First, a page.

The responsibilities of a construction supervisor
Construction supervisors are responsible for directing, planning, coordinating and budgeting activities related to the maintenance and construction of facilities, structures and systems. Participating in the conceptual development of a construction project and overseeing the scheduling, organising and implementation is also a part of the job. Construction supervisors develop and implement quality control programs as well.
The duties required of a construction supervisor include directing and supervising other workers, obtaining all of the necessary licenses and permits, evaluating construction methods and determining the cost-effectiveness of each plan. They also determine labour requirements and dispatch workers to constructions sites. Construction supervisors prepare contracts and negotiate revisions, as well as explain contract terms and plans to co-workers, staff and clients.
The skills required to become a construction supervisor include critical thinking and math skills. Construction supervisors use logic and reasoning to identify the strengths and weaknesses of alternative solutions. They put their math skills to use when making adjustments to blueprints and plans. Constructions supervisors should also have inductive reasoning skills to aid in problem solving.
Construction supervisors should have knowledge of the methods, materials and tools involved in building and repairing buildings, houses and other structures such as roads and highways. They must also have knowledge of economics and accounting, sales and marketing, administration, management and design techniques, and the principles involved in the production of precision technical plans, models, blueprints and drawings. Construction supervisors should also have knowledge of public safety and security policies, procedures and strategies.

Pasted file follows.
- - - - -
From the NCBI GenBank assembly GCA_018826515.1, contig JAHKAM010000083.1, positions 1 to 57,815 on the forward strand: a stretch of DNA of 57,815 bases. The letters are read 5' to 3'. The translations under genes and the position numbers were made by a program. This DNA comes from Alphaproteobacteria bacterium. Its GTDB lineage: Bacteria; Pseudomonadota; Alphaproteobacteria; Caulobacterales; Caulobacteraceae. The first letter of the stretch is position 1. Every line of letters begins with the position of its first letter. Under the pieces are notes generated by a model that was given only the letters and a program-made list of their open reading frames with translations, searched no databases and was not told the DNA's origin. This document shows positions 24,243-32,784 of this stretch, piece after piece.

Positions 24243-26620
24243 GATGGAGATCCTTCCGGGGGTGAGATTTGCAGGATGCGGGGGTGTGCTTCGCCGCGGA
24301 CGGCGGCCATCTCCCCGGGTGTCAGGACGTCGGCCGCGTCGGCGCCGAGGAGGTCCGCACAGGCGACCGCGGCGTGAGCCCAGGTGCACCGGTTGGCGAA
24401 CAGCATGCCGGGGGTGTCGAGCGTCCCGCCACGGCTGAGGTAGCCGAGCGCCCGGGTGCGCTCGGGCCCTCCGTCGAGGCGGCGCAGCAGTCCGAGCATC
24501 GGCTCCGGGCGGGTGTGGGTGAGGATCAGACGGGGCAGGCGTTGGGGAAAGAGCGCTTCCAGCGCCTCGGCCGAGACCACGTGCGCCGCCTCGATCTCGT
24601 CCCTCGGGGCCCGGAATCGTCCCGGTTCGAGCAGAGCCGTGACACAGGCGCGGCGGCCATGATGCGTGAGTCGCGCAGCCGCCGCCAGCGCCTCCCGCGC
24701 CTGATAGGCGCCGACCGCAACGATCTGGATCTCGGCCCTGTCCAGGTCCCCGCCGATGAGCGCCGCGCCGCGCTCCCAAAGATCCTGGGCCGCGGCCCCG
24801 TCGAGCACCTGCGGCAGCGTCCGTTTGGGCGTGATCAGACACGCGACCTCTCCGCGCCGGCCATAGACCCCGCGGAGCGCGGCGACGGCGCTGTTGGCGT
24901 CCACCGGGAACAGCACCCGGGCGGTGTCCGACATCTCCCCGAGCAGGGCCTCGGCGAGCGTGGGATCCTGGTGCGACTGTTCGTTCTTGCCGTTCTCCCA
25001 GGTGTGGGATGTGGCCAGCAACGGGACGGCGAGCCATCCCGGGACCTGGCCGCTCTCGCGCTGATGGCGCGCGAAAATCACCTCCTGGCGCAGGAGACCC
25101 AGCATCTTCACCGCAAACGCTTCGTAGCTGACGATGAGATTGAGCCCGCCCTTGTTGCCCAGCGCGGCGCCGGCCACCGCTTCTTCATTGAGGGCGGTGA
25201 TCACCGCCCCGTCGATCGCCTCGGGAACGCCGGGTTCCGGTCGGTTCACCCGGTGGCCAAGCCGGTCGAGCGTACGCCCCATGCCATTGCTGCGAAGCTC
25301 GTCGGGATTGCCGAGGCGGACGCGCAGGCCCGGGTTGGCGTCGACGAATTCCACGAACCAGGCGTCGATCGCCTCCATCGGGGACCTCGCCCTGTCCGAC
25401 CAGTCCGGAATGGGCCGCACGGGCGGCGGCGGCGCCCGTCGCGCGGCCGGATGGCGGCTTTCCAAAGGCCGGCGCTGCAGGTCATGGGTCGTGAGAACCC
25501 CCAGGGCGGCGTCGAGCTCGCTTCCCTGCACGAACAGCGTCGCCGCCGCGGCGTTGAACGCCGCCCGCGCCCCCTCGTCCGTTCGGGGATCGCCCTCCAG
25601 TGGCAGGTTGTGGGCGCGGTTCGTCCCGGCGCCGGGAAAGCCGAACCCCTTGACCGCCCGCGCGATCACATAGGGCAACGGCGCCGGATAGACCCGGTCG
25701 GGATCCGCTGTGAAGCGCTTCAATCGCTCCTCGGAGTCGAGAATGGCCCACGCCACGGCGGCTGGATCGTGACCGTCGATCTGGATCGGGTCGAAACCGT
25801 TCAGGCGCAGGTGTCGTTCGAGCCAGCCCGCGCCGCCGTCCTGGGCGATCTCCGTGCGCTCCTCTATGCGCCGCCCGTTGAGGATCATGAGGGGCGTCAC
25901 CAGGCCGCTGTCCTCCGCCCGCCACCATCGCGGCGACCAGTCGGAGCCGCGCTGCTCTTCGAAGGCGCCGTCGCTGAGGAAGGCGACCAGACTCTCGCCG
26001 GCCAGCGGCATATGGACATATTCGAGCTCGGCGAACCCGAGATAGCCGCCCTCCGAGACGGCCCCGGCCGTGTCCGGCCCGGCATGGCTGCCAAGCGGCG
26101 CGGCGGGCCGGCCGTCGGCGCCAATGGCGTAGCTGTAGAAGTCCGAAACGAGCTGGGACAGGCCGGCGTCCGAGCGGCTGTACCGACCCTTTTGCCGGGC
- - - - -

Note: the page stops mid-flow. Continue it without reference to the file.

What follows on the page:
The requirements necessary for becoming a construction supervisor include a background in building science, business and management or related work in the construction industry. A bachelor's degree in civil engineering, construction management or construction science is often required in addition to relevant work experience. Relevant courses taught in programs include site planning, design, scheduling, value analysis, inspection procedures and construction methods.
Construction supervisors usually work out of offices at construction sites and often need to travel between the site and the main construction company office. Construction supervisors may have to be on call whenever delays or emergencies at the work site require it. Most construction supervisors work a standard 40-hour work week and usually have to meet special project deadlines.